Americans seem to be of two minds regarding the Japanese Challenge. Many seem convinced that country's trade successes result from unfair practices, that absent tariffs and restrictions we could knock them out of the box. Recently this has taken the form of demands that we do to them what they do to us: restrict entry of goods.
Others claim the Japanese have mastered the industrial arts to the extent that their products are innately superior to ours. This is nothing new; earlier we assigned the role of industrial champion to the Germans and even the Soviets. Some will recall how it was when the Soviets orbited Sputnik in 1957, when commentators demanded to know why they were so far ahead of us in aerospace.
In his most recent book, Robert C. Christopher, author of "The Japanese Mind," obliquely addresses both theories. Yes, he argues, the Japanese manufacturers have done very well in American markets by providing superb products at relatively low prices. No, the Japanese do not have insurmountable barriers to entry today, though at one time, this was the case. Their home market is more open than ever, welcoming aggressive, intelligent, informed and sophisticated American businessmen and their wares, and in fact even eager to help them establish beachheads. The trouble, says Christopher, is that few American firms exhibit these qualities. "Second to None" details the ways several have not only cracked the Japanese market but are succeeding there admirably.
Start out with the book's major problem, that it does not address the major source of friction between the two countries, namely the negative balance of trade and arguments that the Japanese deliberately exclude many foreign products through bureaucratic manipulation. Rather, the book is concerned with those American companies that manufacture goods in Japan, doing so by playing by the host country's rules. The argument between the two countries today concerns charges that the Japanese are protecting their farmers, cigarette companies and others at the expense of American exporters, the most dramatic (if minor) example being the frustrations suffered by American manufacturers of metal baseball bats two years ago. The vital issue today is that of the so-called "level playing field" in international trade and not the degree to which Japan permits foreigners to conduct a domestic business within its boundaries.
In making his case, Christopher offers some fairly familiar material regarding the differences between American and Japanese manufacturers--the latter patient, willing to plug away at it for years before realizing profits, more concerned with market share than anything else and obsessed with quality and on-time performance. To succeed in Japan, he suggests, Americans must understand this, and when appropriate, behave in a like fashion. It also would be well for Westerners to rid themselves of delusions that they can really understand the Japanese market on their own. Instead, they must take on partners, enter into joint ventures and above all, utilize local managers.
Caterpillar, for example, has the "counterpart" system in its successful joint effort with Mitsubishi, in which each American manager has a Japanese counterpart who takes care of directing efforts on the plant floor and dealing with suppliers. "The Japanese has the line authority and the American does not interfere with that," said Caterpillar Mitsubishi Chairman Robert Talbot. "But if (the American) feels something needs to be changed in terms of strategies or objectives--not in terms of how to put a bolt on--he'll work it out with his Japanese counterpart."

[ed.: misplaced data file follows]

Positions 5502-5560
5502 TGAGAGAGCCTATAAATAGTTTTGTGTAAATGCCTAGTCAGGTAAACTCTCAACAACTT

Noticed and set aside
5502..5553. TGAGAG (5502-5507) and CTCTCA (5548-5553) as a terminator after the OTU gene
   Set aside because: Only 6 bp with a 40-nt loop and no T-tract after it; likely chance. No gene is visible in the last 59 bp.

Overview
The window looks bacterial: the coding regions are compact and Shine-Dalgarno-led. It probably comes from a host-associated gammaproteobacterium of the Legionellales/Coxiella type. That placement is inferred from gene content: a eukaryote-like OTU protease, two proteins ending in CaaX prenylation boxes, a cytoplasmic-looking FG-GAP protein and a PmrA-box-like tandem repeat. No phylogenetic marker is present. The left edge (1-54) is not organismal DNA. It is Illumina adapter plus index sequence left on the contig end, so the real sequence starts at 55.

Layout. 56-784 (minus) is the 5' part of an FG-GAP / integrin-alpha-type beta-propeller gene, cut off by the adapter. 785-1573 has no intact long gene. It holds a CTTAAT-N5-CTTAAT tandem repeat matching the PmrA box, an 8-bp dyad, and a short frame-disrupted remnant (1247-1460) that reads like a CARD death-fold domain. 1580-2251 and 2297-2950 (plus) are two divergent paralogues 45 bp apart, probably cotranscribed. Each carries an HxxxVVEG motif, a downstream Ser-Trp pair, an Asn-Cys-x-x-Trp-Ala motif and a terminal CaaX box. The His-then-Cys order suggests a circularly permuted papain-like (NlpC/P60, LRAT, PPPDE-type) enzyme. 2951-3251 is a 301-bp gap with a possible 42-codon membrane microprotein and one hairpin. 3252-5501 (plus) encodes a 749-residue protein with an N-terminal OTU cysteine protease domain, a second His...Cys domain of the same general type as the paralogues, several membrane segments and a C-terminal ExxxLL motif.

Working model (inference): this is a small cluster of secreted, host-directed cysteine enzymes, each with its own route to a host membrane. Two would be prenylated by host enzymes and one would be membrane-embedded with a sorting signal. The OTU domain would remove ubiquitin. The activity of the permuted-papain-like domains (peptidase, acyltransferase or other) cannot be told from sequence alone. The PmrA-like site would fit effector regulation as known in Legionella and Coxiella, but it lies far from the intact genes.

Christopher offers many such statements and anecdotes about companies such as Coca-Cola, McDonald's, Texas Instruments and Max Factor, the last a small player in the American cosmetic market but an important force in Japan. All make important use of local management talent, drawing whenever possible from the top graduates of prestigious Tokyo University.
However, this is not the way the Japanese have acted in their drive to conquer American markets. With the important exception of investment banking, where Americans outnumber Japanese in most areas, the pattern for Japanese firms in the U.S. has been for leadership to rest with Japanese management--while the Americans look on and learn. They send over their technocrats to "invigorate" our moribund plants, and to a remarkable extent, they have been successful because the Japanese have managed to transplant their elan here.
Take the Toyota-General Motors cooperative venture, New United Motor Mfg. (NUMMI) in Fremont, Calif., where 2,500 employees are now turning out 240,000 cars a year where before it took twice as many workers to obtain that output. "The Japanese philosophy is to make people an important item, as opposed to the typical U.S. philosophy that workers are just an extension of machines," said NUMMI's general manager for human resources D. William Childs.
This is the obverse of Christopher's coin. Americans in Japan can prosper by taking on Japanese managers and learning Japanese ways; Japanese firms here do well by using their own managers and encouraging Americans to work like Japanese. The author claims that many U.S. companies out-compete the Japanese rivals on their home turf but does not tell us the other part of the story. To succeed in Japan, Americans have to go native; to perform well in America, it appears the Japanese retain those qualities that have served them well in their homeland.
"Second to None" is a useful survey of the subject by an observer who knows whereof he writes and has a fine instinct for a story. While not as insightful as his earlier book, it should dispel the notion that the Japanese market can't be entered. Christopher shows how this is possible--most of the time--by being more Japanese than the Japanese.